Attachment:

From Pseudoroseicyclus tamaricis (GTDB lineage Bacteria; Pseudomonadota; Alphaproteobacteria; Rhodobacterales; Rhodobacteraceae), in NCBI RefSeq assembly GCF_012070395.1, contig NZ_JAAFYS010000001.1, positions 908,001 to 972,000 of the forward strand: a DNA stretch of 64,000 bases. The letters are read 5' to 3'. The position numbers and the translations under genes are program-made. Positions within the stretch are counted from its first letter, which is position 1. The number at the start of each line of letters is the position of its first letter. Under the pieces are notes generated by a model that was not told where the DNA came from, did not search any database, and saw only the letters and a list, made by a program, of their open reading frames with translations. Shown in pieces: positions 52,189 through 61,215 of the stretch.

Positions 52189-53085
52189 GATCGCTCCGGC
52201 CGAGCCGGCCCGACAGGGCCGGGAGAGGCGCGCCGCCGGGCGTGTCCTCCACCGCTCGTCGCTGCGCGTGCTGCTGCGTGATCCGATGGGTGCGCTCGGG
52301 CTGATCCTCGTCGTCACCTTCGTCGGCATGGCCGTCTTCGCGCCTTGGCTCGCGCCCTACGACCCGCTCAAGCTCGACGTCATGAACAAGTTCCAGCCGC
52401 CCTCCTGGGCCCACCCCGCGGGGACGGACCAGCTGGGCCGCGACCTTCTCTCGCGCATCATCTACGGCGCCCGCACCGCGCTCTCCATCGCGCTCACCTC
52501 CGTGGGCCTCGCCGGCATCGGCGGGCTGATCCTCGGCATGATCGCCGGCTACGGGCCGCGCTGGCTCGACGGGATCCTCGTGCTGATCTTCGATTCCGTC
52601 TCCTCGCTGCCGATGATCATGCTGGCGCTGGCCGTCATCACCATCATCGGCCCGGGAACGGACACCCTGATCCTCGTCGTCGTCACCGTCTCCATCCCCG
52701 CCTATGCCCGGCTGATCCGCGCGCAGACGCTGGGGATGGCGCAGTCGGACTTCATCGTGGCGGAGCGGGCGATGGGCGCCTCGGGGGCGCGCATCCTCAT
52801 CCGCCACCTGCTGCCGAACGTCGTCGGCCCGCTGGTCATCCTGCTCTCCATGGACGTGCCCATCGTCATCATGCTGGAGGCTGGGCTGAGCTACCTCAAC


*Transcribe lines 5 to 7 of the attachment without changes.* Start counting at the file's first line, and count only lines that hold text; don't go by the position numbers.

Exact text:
52301 CTGATCCTCGTCGTCACCTTCGTCGGCATGGCCGTCTTCGCGCCTTGGCTCGCGCCCTACGACCCGCTCAAGCTCGACGTCATGAACAAGTTCCAGCCGC
52401 CCTCCTGGGCCCACCCCGCGGGGACGGACCAGCTGGGCCGCGACCTTCTCTCGCGCATCATCTACGGCGCCCGCACCGCGCTCTCCATCGCGCTCACCTC
52501 CGTGGGCCTCGCCGGCATCGGCGGGCTGATCCTCGGCATGATCGCCGGCTACGGGCCGCGCTGGCTCGACGGGATCCTCGTGCTGATCTTCGATTCCGTC